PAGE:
In 2002 a friend of Carole’s put on an exhibition at the Bondi Pavilion which featured a series of photos taken in northern India highlighting the lives of some of the people in this region. Some of the funds raised during the exhibition were used to start a project in this area of India. By chance, the subject of the project was a traditional weaver named Tejsi Dhana Marwada.
In 2001 Tejsi Dhana’s home and livelihood were destroyed by an earthquake. His family had found refuge in a greener and more hospitable part of the region but were told by the authorities that they could not settle there. With money raised by Carole and her friends, a plot of land was bought to provide space for the weaver to work from which he could not be removed by the local government. Eventually a workshop was built on the land and Tejsi Dhana was able to secure housing nearby which was also close to health, other services and schools for his children. After establishing the weaving workshop more funds were raised so that a permanent water supply could be connected to the property to enable on-site dyeing to be carried out. Mostly natural dyes are used by this traditional weaver: madder, indigo, lac, sappan, etc applied to locally available fibres from sheep, goat, camel and cotton.
Tejsi Dhana is one of a very small number of traditional rug weavers still working in India. Eight generations of his family have carried out this tradition before him and he has passed on his skills to his eldest son Samat Tejsi. Tejsi Dhana’s father Dhana Haja still works with him, preparing hand spun and plied goat hair using a method that is quite likely to die with him as no one else is known to have knowledge of it.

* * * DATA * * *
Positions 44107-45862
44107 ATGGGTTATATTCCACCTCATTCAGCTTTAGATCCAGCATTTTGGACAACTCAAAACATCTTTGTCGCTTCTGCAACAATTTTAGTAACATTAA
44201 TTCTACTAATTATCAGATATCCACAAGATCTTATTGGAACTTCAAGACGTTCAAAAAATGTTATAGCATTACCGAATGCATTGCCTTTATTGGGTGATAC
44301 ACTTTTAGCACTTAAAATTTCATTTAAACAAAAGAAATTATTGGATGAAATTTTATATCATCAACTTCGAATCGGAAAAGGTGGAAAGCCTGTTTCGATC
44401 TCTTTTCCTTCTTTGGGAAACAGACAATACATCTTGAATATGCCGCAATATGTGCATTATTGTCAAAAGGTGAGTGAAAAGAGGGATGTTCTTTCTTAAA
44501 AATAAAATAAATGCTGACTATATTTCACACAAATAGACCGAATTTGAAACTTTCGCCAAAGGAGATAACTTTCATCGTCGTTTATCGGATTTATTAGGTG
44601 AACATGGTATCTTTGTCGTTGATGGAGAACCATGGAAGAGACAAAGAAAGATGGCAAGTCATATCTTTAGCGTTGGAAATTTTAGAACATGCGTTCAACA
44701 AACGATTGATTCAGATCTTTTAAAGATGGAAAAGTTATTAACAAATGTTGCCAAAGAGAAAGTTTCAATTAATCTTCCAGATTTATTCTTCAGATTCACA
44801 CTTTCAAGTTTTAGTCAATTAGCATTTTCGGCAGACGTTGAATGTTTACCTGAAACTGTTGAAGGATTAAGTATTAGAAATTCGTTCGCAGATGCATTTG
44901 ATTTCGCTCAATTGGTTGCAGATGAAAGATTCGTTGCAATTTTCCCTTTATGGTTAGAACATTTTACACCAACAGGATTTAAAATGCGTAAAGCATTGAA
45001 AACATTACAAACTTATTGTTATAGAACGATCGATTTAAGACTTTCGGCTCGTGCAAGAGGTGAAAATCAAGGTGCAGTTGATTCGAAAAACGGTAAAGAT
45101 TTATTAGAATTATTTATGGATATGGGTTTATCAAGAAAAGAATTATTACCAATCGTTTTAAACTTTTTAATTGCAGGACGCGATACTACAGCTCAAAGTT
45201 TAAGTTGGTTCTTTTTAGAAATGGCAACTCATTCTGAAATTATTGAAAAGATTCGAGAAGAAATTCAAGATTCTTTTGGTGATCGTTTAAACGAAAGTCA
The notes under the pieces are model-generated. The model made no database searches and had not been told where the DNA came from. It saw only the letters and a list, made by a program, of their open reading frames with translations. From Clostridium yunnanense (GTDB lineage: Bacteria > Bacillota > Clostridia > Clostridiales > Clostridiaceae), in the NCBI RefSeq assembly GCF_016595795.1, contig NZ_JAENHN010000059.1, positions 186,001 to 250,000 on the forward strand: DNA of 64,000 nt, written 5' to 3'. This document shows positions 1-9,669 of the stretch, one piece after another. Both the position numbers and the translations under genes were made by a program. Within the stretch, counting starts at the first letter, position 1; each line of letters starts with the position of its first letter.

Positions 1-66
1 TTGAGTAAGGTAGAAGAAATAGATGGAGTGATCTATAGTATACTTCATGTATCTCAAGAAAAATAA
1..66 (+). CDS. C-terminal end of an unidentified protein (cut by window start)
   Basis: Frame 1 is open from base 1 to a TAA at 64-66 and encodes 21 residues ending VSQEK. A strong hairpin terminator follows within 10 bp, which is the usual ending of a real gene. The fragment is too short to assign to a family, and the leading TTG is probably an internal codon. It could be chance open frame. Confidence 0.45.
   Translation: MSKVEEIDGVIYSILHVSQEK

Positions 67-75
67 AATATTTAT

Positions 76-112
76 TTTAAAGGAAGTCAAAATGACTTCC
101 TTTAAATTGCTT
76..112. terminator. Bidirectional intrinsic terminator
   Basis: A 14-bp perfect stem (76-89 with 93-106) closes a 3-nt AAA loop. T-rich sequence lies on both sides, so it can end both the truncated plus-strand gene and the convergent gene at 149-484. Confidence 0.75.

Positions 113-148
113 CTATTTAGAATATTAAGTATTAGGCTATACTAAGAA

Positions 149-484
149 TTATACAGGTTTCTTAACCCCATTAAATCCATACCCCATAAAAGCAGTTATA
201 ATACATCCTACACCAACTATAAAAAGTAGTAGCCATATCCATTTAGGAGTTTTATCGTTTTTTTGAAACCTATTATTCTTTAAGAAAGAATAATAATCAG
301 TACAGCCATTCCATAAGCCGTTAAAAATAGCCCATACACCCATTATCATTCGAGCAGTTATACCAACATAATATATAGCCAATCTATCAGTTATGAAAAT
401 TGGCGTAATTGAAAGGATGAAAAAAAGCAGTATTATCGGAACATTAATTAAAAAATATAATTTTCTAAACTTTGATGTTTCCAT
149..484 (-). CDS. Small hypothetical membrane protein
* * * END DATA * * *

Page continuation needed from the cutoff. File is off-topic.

The weavers use very basic equipment which is often handed down through the generations along with the weaving skills. A solid wooden beater (pankar) is used to help in the creation of a rug (kharad), the designs of which are recognizable as belonging to a particular area. The designs are woven from the back and are often done with two weavers working from either side to meet in the middle – cutting the time to weave a rug in half.
Along with the rugs woven with natural fibres, Tejsi Dhana and his associates have been using recycled materials to weave bags, placemats, etc in an attempt to reduce the amount of waste in India and to highlight the problem of waste disposal.
The exhibition that Carole is to open aims to tell the story of this family and show the progress that has been made by them with the help of a relatively small amount of money donated by supporters in Australia. The incredible hand crafted items that will be offered for sale during the exhibition will not only highlight the skills of these traditional craftsmen but will, they hope, help develop an ongoing market for these products. This is, of course, what is needed to keep the weaving tradition alive in India (and other areas.) Without a market for their handmade items these artisans will be forced into other types of work to survive which will result in the loss of these skills as they will no longer be passed on to younger generations.
Weave of Life opens at the Bondi Pavilion on 4 May and runs for 2 weeks.